The many paths to and away from a WCOOP title

I asked David Funkhouser to send me a picture of himself, and he did. I don't even have to publish it because you've seen it or one nearly identical to it.

It was the shot everyone knows: a stoic man sitting at a table. It could be any poker table in any casino in any country in the world. No doubt, it was Funkhouser in the photo, but--if this makes sense at all--he wasn't entirely there.

So, I asked him to send me another photo--maybe one of him somewhere else, maybe one of him doing something else he enjoyed. That's when the big email came in. Every picture had two things in common: there wasn't a poker table anywhere to be seen, and the man some people call "Funks" looked simply elated to be alive.


Funkhouser has every right to be happy. He won a WCOOP event this year. His bracelet win came after years of grinding to get one.

"As all tournament grinders know, the vast majority of tournaments end in disappointment," he said. "Day in and day out, we give it our all. We study the game, hone our strategies, tame our emotions, and risk our hard-earned money, only to come up short time and again."

But now he had broken through, won his bracelet, and found a small stamp of inspiration on a poker career that had serious ups and downs. He survived downswings, Black Friday, selling more action than he wanted, and things he doesn't even want to talk about in a public forum. Now he had a bracelet.

"As tough as the struggle can be at times, the excitement and accomplishment we feel when we succeed is easily worth the pain we endure," he said. "Deep runs, and more specifically the rare tournament wins, are what inspire us to continue."

This is the point in most poker stories where a big winner will want to talk about what's next--the next stop on the tour, the next online festival, the next poker goal, the next hero they want to topple.

That's not what Funkhouser wanted to talk about. He wanted to talk about a different kind of heroism.

"My heroes are the people of my life and of this world," he said. "Every day I see heroism everywhere. From simple joyous events like a man teaching his daughter to ride a bike, to difficult, complex and profound actions, such as a cousin forgiving his father for years of abuse and neglect. Human life is heroic to me."

Funkhouser is 31 years old. He learned the game 25 years ago at his parents' tableside. He played it through his young years in Ann Arbor, Michigan. He's been grinding as a pro for the bigger part of his adult life. Now?

Well, now is different. Poker still pays for his life. And yet...

"Basically, I am now at a point where I am questioning how I spend my time, and my professional trajectory," he said.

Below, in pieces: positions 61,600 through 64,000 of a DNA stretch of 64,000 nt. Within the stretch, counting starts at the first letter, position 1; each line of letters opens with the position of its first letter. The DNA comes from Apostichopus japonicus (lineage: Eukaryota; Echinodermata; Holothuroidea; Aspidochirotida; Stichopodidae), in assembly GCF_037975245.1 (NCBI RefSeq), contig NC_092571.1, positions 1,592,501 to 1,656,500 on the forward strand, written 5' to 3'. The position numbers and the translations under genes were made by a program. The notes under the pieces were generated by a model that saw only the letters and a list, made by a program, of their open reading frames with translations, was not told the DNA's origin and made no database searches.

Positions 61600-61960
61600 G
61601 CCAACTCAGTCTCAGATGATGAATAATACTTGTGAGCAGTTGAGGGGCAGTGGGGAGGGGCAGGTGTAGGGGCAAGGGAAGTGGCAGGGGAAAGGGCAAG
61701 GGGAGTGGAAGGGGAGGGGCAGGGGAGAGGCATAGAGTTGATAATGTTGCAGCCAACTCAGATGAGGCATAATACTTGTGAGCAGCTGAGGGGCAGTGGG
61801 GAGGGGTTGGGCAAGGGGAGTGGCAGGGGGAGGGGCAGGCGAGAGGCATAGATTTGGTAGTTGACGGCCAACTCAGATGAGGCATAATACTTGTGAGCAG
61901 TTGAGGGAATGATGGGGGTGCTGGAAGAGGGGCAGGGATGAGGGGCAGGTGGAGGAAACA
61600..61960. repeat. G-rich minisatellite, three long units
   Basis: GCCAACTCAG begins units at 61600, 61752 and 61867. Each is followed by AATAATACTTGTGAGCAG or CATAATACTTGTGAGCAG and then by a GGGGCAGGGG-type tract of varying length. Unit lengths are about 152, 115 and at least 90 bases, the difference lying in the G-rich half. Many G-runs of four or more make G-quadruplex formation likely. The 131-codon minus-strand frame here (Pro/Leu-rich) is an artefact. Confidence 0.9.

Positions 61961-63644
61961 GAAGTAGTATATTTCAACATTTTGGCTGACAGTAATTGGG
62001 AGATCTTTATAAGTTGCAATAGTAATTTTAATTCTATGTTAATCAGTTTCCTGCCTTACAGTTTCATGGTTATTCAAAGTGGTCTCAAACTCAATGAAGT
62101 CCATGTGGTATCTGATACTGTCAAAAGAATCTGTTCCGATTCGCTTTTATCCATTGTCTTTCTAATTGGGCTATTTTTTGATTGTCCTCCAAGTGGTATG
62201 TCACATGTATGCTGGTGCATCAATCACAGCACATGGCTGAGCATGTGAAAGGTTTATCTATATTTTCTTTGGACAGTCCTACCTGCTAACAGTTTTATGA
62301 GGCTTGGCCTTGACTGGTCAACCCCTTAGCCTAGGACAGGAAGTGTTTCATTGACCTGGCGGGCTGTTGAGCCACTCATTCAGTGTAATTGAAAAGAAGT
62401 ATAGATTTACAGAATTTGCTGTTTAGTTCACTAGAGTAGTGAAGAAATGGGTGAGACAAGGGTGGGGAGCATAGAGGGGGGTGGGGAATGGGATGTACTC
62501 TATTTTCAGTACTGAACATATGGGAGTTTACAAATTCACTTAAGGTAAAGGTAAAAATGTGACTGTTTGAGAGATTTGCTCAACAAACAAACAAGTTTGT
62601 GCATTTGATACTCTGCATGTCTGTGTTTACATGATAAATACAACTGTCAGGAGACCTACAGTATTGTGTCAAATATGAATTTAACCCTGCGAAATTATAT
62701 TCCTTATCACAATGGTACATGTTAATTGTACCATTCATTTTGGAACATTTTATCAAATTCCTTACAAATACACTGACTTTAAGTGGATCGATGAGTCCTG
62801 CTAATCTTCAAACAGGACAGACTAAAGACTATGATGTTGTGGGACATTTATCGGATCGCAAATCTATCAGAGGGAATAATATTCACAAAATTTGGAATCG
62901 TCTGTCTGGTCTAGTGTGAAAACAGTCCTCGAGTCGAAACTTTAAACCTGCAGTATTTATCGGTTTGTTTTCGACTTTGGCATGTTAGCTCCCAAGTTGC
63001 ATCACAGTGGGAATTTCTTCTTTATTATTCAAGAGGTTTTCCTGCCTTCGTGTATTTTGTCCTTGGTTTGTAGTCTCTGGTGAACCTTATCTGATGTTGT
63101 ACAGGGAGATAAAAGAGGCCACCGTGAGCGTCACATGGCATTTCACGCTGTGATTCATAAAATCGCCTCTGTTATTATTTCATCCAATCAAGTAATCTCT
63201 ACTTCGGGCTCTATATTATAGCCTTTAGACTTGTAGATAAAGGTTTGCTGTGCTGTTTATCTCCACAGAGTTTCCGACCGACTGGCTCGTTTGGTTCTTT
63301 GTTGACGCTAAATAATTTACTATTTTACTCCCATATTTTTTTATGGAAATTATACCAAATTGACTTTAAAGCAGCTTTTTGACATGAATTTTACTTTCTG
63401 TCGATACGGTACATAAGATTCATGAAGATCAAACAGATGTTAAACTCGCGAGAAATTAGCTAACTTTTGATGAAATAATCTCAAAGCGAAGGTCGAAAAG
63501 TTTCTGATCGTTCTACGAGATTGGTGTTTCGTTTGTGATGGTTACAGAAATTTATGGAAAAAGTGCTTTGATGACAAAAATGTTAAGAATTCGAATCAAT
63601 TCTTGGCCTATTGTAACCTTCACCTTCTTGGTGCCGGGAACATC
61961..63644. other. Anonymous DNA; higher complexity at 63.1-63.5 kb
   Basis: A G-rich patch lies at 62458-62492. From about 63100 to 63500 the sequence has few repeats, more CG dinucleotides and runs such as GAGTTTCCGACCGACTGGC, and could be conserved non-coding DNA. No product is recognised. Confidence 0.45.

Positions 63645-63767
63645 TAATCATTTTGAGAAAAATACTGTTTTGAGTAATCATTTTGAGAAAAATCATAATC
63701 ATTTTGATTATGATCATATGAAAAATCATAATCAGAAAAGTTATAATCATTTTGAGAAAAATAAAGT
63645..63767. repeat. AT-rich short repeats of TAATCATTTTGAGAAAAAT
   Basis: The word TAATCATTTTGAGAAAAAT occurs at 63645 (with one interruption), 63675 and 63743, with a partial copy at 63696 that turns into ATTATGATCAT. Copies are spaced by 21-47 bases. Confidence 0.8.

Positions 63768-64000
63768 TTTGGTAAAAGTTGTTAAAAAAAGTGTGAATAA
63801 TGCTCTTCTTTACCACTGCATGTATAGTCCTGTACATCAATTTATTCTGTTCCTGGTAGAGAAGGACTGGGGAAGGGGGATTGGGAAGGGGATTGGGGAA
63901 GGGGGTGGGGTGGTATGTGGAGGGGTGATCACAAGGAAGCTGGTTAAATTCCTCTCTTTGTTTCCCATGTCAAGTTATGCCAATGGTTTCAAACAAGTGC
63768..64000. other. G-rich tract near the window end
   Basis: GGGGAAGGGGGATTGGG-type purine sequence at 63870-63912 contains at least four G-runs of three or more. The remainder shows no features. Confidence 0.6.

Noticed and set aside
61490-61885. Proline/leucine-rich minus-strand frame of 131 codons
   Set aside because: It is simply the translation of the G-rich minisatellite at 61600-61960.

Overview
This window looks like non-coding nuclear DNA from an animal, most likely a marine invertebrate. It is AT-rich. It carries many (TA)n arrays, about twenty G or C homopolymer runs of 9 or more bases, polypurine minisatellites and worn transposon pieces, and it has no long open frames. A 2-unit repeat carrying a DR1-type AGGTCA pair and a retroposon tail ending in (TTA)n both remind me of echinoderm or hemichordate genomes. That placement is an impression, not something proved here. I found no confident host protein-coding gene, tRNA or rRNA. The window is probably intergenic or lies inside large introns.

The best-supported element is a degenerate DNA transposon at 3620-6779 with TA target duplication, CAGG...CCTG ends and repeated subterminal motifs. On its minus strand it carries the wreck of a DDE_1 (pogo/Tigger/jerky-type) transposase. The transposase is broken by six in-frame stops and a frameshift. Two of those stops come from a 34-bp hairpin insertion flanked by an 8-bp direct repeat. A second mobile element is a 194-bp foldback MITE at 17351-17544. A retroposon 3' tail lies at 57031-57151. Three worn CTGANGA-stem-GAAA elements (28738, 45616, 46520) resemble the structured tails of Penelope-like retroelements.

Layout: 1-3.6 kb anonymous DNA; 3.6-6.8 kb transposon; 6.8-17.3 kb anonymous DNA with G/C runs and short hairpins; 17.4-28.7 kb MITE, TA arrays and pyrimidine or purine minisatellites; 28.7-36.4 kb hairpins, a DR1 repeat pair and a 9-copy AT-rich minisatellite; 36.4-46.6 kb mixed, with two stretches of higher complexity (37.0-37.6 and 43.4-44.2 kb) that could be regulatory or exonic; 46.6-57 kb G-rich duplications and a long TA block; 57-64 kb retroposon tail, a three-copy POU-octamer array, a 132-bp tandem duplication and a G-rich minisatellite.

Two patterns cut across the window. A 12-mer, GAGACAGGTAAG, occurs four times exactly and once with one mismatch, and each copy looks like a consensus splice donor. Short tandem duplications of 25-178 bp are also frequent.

To many a professional player, it may seem counterintuitive. How can a man who just won one of poker's most coveted prizes start questioning...everything?

"I am realizing that perhaps much of my frustrations over the past 10 years as a poker pro were more than just frustrations about the game and results," Funkhouser said. "Perhaps, I was also frustrated that poker--win or lose--was not providing me the happiness and contentment that we all desire."


Funkhouser--now a decade into a poker career--is still fascinated by the game, the brilliant minds it attracts, and the how success often depends on immersing one's brain entirely in the pursuit. But there's something else.

"The emotional swings that accompany the variance and luck factor in poker can be dangerous if you allow them to permeate your mind," he said. "The key is to maintain your passion for the strategy, your competitive edge, and your desire to succeed, while at the same time being able to walk away from the table when the grind is over. Walk away physically, but also mentally."


Funkhouser is the first to admit, he's no expert at balancing his poker life with his personal life. He shares barely anything about poker with his friends outside the game (a rare exception was telling his new fiancee about his WCOOP win; she congratulated him on "killing everyone"). With that said, he thinks the next few decades will see the best of the game populated with players who have best figured out how to balance their poker and non-poker lives.

"That will be the key to longevity in this business," he said.

So, there hangs the big question. He's been leading up to this. What happens to the man they call Funks? If the NFL Super Bowl winner is going to Disney World, where does one go when he wins a WCOOP bracelet?

Back to school, apparently.

At age 31 and newly-minted as an online poker champion, David Funkhouser is going to college with the aim of changing the trajectory of his career and his life.

"I know I will always play poker, but I feel something lacking in my life. I want to get more involved in my community. I want to have a directly positive impact on the lives of those around me," he said.


David Funkhouser has walked many a path to end up with his WCOOP title. It now seems he has also found a path away from it, one that doesn't say goodbye to poker but leads him toward whatever he's missed in the decade of battling for gold.

"I am not sure how or in what capacity I will accomplish this, but I am hoping that by returning to school, I will start my way down a path toward a more fulfilling existence," he said.

is the PokerStars Head of Blogging
Brad Willis
@BradWillis in WCOOP